Re: how does -Dscijava.enforce.skip work?

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Re: how does -Dscijava.enforce.skip work?

Mark Hiner
Hi Tobias,

>I do not understand the reason why RequireReproducibleBuilds must be in the core rules. Can you elaborate a bit more on this?

So, we wanted the default configuration of RequireReproducibleBuilds to only fail by default on first party groupIds: pom-scijava tests org.scijava, pom-imagej adds net.imagej, net.imglib2 and io.scif, and pom-fiji adds sc.fiji.

Since the intent of this rule is to be configured by project-level poms, I didn't want to hide that configuration in a profile (and at the time I wasn't sure how overriding profile xml blocks worked).

>then the -Dscijava.enforce.skip is kind of useless, isn’t it?

There are other rules besides SNAPSHOT checking that are disabled by this flag, but yes - it is kind of useless and overly clunky. It should have just been removed in the last release, in favor of -Denforcer.skip. Basically scijava.enforce.skip failed to provide its original intent: granular control over individual rules.

scijava.enforce.skip will be removed in the next release. Use enforcer.skip for local testing in the mean time.

Sorry for the confusion!
- Mark

On Mon, Nov 17, 2014 at 9:20 AM, Tobias Pietzsch <[hidden email]> wrote:
Hi Mark,

thanks for explaining.

I know that I should not release the SNAPSHOT versions. I’m using this (as intended, I assume) to figure out things locally while working on several projects at the same time. I will bump dependencies to release versions when I release all of the stuff in order.

I do not understand the reason why RequireReproducibleBuilds must be in the core rules. Can you elaborate a bit more on this?
If it is in the core rules, then the -Dscijava.enforce.skip is kind of useless, isn’t it? Because the RequireReproducibleBuilds will catch anyway the stuff that the disabled RequireReleaseDeps would have caught?

best regards,

On 17 Nov 2014, at 15:24, Mark Hiner <[hidden email]> wrote:

Hi Tobias,

 I apologize for the confusion over enforcer skipping. I wanted to revise (and document) its operation last week but decided it wasn't critical to block pom-scijava 5.1 and its children.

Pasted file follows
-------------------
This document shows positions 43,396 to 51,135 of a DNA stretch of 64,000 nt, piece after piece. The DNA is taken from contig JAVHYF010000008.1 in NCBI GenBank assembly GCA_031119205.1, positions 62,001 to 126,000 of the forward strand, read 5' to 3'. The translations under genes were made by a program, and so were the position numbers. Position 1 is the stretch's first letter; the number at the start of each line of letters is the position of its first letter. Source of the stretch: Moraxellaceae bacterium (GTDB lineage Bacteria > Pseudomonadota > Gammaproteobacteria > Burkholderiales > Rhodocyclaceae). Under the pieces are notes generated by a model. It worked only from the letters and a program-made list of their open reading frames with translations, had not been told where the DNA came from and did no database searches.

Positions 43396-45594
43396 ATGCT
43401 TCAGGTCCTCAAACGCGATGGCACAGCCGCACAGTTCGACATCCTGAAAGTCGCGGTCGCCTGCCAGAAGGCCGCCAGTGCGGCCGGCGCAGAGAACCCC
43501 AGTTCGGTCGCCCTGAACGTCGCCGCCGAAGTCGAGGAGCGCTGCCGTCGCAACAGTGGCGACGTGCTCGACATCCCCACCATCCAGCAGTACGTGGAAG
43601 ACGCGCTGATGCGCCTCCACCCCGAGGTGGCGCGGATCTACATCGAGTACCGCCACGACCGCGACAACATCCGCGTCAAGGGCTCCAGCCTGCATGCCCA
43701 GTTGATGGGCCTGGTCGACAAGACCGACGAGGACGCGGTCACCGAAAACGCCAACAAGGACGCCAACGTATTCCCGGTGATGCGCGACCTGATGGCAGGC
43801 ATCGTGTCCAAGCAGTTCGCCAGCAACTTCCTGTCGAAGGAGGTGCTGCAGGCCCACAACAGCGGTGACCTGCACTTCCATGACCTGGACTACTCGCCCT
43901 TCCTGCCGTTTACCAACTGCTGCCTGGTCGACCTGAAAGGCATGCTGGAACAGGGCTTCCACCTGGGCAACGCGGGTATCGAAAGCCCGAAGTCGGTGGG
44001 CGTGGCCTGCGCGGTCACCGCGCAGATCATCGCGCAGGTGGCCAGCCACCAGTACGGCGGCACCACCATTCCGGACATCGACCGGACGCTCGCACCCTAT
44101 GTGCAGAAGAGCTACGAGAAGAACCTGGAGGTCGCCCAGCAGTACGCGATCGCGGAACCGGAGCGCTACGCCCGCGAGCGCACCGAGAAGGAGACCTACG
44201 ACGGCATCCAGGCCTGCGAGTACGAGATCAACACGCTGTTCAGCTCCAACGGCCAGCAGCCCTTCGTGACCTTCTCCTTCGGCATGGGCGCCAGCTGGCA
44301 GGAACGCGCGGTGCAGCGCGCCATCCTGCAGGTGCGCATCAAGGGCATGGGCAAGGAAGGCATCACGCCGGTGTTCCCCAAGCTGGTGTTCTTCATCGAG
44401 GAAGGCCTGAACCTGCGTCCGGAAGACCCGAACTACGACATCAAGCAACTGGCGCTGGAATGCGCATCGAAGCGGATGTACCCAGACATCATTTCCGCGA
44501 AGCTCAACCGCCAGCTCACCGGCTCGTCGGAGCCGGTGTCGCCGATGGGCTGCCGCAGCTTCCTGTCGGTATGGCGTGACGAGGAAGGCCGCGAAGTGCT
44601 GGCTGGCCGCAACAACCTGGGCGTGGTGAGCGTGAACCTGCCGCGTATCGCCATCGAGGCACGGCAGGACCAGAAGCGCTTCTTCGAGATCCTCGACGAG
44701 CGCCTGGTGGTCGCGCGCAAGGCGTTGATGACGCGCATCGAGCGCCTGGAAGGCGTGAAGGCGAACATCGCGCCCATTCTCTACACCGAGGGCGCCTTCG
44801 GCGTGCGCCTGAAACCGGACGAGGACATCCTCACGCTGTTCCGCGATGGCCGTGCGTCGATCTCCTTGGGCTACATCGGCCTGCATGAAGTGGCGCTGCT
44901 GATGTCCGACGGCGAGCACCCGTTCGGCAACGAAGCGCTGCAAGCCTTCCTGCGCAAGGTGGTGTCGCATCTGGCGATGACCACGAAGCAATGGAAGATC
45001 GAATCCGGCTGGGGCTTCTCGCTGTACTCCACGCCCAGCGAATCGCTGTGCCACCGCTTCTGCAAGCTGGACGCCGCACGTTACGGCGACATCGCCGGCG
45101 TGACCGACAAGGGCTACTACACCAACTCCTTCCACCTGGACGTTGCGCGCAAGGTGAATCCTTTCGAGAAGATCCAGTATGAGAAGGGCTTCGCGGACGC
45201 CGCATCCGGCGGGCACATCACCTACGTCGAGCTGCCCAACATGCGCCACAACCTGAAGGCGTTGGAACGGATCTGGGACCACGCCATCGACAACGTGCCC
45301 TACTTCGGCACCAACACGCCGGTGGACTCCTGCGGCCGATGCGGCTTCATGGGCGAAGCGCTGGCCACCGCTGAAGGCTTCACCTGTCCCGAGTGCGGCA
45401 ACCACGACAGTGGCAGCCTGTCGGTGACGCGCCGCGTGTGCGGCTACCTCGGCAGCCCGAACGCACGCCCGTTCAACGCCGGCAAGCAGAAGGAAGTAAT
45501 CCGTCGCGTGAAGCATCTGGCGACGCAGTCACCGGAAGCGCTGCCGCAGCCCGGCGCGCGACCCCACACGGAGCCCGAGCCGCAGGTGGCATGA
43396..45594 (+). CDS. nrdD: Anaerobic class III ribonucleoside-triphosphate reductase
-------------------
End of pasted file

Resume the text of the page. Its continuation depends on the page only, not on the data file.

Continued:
In pom-scijava, there is maven-enforcer-plugin configuration in two places. The first is in the base <plugins> block. Rules defined in this block - let's call them core rules - will ALWAYS run.

 The second definition is in profiles as you saw. These are supplementary rules. The profile is disabled if scijava.enforce.skip is set, causing the supplementary rules to not run. However, the core rules will still be executed.

 enforcer.skip is a property defined in the Maven enforcer:enforce goal itself itself. This completely disables all enforcer activation.

 Last week I created a RequireReproducibleBuilds enforcer rule which does more thorough SNAPSHOT checking than the default Maven-enforcer rule set. I put its activation in the core rules instead of the supplementary, because each child of pom-scijava requires different configuration (different groupIds being checked).

 I can only speculate that it is possible that the thorough, recursive nature of this check caused the additional dependencies to be downloaded. I would be interested in cross-checking the results of a "mvn dependency:tree -Dverbose" with what was downloaded - to see if unnecessary dependencies were some how downloaded.

 Anyway, I assume subsequent runs will/did not require any downloads. The requireReproducibleBuilds rule is kind of slow with lots of dependencies, even without the downloads, but I will be adding some speed enhancements shortly.

 I hope this clarifies the different skip flags for the enforcer configuration. That said, you should not release if you have enforcer failures. The skip flags are only intended for local testing, which is one of many reasons we have Jenkins deploy all of our projects - so we ensure that these rules are not skipped. These failures indicate that the current state of BDV is unreproducible, due to a SNAPSHOT parent and direct dependency:

> sc.fiji:spim_data:1.0.0-beta-3-SNAPSHOT
> sc.fiji:pom-bigdataviewer:1.0.0-SNAPSHOT

I assume something between runs, as your first list of SNAPSHOT dependencies was more exhaustive. Note that you did not get the duplicate class failure because that rule is declared in the scijava.enforce.skip profile.

 Please let us know if anything here is unclear. Happy to Skype as well if that's easier.


On Mon, Nov 17, 2014 at 7:27 AM, Tobias Pietzsch <[hidden email]> wrote:

On 17 Nov 2014, at 14:03, Tobias Pietzsch <[hidden email]> wrote:

After browsing the maven enforcer documentation
I tried “mvn -Denforcer.skip" which worked.

Then, I tried “mvn -Dscijava.enforcer.skip” and Maven starts downloading *a lot* of stuff from Absolutely crazy. Looks like maybe everything that is on
I’m still waiting for it to finish. I’ll let you know whether it works in the end…

Hmm, no.
In the end it doesn’t work.
Here is the output (also showing the download as far back as my terminal could remember…):

[WARNING] Checksum validation failed, expected 7c798b9edd7a744e042def51c31eef256556eee6 but is ddc682a2b219fcb896732e8ff3546415d708e12e for
[WARNING] Checksum validation failed, expected 7c798b9edd7a744e042def51c31eef256556eee6 but is ddc682a2b219fcb896732e8ff3546415d708e12e for

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